Heywood has pressed Service back into active duty in “Strike Dog,” the latest adventure in the series that began in 2001 with “Ice Hunter.”
A 1961 graduate of Rudyard High School, Heywood now lives in Portage, near Kalamazoo. But every year he returns to the U.P., riding alongside conservation officers and scouting new locations and new ideas. More than anything, however, Heywood finds a greater appreciation for the real-life woods cops.

“Being alone in an environment where nearly everyone is armed,” is the hardest part of being a game warden, Heywood says. In addition, he feels “the biggest impediment is too few officers. They can’t cover territory as well as they’d like.”
Heywood says the idea for Grady Service came to him “strictly by serendipity.” Service first appeared as a minor character in Heywood’s 1993 novel “The Snow Fly.”
“I really liked Service,” Heywood says. “I arbitrarily made him a game warden.” After inventing him, Heywood “wondered what game wardens do,” so he contacted the Plainwell office of the Department of Natural Resources and began a longtime friendship with several woods cops, both close to home and across the state.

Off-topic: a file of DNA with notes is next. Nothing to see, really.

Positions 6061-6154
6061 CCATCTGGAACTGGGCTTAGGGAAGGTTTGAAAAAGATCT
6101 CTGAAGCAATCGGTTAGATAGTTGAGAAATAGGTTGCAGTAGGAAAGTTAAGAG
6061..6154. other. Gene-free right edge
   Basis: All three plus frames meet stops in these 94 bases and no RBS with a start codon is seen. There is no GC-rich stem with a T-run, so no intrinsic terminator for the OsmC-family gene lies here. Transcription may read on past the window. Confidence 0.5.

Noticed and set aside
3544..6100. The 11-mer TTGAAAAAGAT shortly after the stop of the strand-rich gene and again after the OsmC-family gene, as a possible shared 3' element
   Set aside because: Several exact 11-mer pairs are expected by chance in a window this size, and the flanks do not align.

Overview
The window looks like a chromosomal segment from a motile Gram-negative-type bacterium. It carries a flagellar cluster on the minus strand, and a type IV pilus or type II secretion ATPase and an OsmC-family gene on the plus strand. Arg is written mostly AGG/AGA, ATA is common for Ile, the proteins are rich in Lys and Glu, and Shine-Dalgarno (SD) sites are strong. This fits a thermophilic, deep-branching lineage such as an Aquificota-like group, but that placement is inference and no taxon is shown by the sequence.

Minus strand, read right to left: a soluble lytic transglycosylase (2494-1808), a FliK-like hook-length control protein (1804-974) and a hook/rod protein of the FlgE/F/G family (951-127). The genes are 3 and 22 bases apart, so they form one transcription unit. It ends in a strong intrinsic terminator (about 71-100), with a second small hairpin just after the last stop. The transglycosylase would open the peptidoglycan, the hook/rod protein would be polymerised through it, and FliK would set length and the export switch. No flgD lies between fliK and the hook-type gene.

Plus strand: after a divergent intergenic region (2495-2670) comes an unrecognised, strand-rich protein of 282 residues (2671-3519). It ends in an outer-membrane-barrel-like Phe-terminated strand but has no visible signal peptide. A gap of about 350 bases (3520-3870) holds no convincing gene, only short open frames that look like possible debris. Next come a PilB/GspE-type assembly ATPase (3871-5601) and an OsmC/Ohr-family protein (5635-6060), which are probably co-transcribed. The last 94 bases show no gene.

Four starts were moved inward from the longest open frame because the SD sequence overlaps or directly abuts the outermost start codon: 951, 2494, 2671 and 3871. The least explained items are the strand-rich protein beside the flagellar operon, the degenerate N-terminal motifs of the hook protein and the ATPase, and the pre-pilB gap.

In his writing, Heywood doesn’t ease into Service’s troubles. In the opening pages of “Strike Dog,” Service’s girlfriend Maridly Nantz and his adult son Walter are killed in a car wreck, triggering a highly personal and keenly emotional storyline. When Service’s friend Wayno, a conservation officer in Wisconsin, is killed soon after, Grady Service finds himself investigating all three deaths for a connection.
“I didn’t know it was going to happen,” Heywood says of Nantz and Walter’s deaths. “When I first began drafting the book, I had her and the boy all the way through.”

What Heywood realized while writing, however, is “life is not neat. Bad things happen to great people.”
Service struggles through his bad things, ranging from the U.P. to Wisconsin, and then to Arkansas, drawn into a national manhunt for a deranged killer who is targeting conservation officers. Working alongside other officers as well as the FBI, Service hopes to solve the several related murders while also preventing his own.